Last year, I attended my first ALA conference as a library school student, and it was an eye-opening experience. Of all the local and national librarian conferences I’ve been to, it is by far the biggest and most overwhelming. Here are some of my tips for staying on a library school student budget, networking, and more:
- Seek funding to offset your expenses. ALA’s Student to Staff program has already picked its members, but ask around at your library school for other opportunities. Are there any scholarships or grants for travel at your school? Do you know anyone you can split a hotel room with (if not, ask librarians on Twitter)?
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- ALA is not flowing with free food. To reduce your food expenses, sign up for free vendor lunches (not sure what I mean? wait until you start getting vendor emails a few weeks before the conference). These will give you a free meal AND help you learn something about a new library product. For breakfast, I recommend stopping at a local grocery store and packing muffins or breakfast bars. The ones in the convention center will cost you $3.00-$5.00 apiece. You’re pretty much on your own for dinner, but it’s not bad to have a nice dinner once in a while, especially in New Orleans. You may want to use dinner as a networking tool, even — use Twitter or other means to find some librarian dinner dates!
- Create business cards. I used Vistaprint, and it was extremely cheap. What should you put on them? See Erin Dorney’s extremely helpful post. You need to make your own networking opportunities, so don’t wait for a librarian to talk to you! I monitored Twitter for networking events, and found a Facebook/Twitter networking social at a local pub. I also found that certain round tables and committees had events like “Lunch with LIRT” – try to find out if a round table you’re interested in is doing something similar, because it’s a great way to meet librarians in your area of interest, as well as potentially give you a jump start on round table/committee work!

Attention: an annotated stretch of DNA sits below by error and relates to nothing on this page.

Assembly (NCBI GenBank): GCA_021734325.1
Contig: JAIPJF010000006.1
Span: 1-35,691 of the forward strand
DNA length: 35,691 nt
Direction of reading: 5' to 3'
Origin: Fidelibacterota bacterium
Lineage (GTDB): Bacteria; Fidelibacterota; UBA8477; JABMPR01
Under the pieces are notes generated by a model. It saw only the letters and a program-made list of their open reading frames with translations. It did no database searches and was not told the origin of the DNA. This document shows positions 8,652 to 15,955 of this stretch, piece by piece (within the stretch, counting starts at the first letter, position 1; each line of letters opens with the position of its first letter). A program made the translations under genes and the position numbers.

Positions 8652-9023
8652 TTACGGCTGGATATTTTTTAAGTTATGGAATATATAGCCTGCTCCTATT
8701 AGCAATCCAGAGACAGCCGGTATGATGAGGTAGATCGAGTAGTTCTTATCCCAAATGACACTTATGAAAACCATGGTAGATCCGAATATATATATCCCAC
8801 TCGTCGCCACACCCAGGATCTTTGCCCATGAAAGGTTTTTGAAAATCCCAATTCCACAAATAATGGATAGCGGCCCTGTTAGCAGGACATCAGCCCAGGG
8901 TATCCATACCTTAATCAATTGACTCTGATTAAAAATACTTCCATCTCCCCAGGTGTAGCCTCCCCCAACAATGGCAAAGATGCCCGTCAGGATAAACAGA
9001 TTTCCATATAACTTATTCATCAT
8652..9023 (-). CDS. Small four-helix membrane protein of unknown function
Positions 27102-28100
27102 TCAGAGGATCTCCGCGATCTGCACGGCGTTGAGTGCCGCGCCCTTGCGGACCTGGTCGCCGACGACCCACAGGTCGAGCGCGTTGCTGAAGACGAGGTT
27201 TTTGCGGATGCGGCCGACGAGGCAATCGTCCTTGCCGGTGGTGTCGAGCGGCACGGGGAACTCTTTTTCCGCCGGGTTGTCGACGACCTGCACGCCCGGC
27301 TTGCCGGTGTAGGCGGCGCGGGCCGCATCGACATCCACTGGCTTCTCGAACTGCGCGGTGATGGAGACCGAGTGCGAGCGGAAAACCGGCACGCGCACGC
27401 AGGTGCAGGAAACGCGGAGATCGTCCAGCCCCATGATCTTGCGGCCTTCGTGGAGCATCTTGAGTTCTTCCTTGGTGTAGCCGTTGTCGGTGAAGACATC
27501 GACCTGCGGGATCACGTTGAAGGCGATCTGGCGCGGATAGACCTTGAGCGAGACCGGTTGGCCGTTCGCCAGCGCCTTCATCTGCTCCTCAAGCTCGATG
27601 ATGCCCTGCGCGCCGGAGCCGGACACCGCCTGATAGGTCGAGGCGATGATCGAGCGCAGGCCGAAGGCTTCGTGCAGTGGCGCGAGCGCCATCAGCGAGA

- If you want to take advantage of any of the ALA Placement Center’s offerings, such as the resume reviewing or career counseling, make an appointment, even if it’s not required. Trust me — everyone else made an appointment, and you’ll be waiting a while for an open one.
- If you plan to spend time in the exhibits, try to make a plan beforehand. My friend Courtney made a list of vendors she specifically wanted to visit and why, and that saved her from wandering around feeling aimless and overwhelmed (like me). When you see the exhibit hall, you will understand. Also, if you plan to take a lot of free books home, plan to ship them, or pack an extra bag or suitcase. I have friends who shipped home 4-5 boxes worth of books — you know who you are!
- Don’t be afraid to pick “fun” sessions (like author talks) over librarian sessions. I felt guilty about this sometimes, but ultimately I knew I wouldn’t get the chance to see these authors again, and there’s always a way to get your hands on a program handout if you’re resourceful — many speakers post links session presentations or handouts on Twitter and on the ALA Conference Wiki.
- Speaking of Twitter, follow the ALA hashtag whenever you can – I made many, many contacts (even in-person ones) by interacting with librarians that way.
- Finally, don’t forget to get some rest — if you stay out late, skip that early morning session. You will be SO exhausted by the end of the week if you never sleep. Sounds simple to do, but wait until you plan your ALA schedule and your New Orleans tourist schedule!
Do you have any ALA tips and tricks of your own? If you’re a first-timer, is there anything you’d like to know? Feel free to ask!
Categories: Hack ALA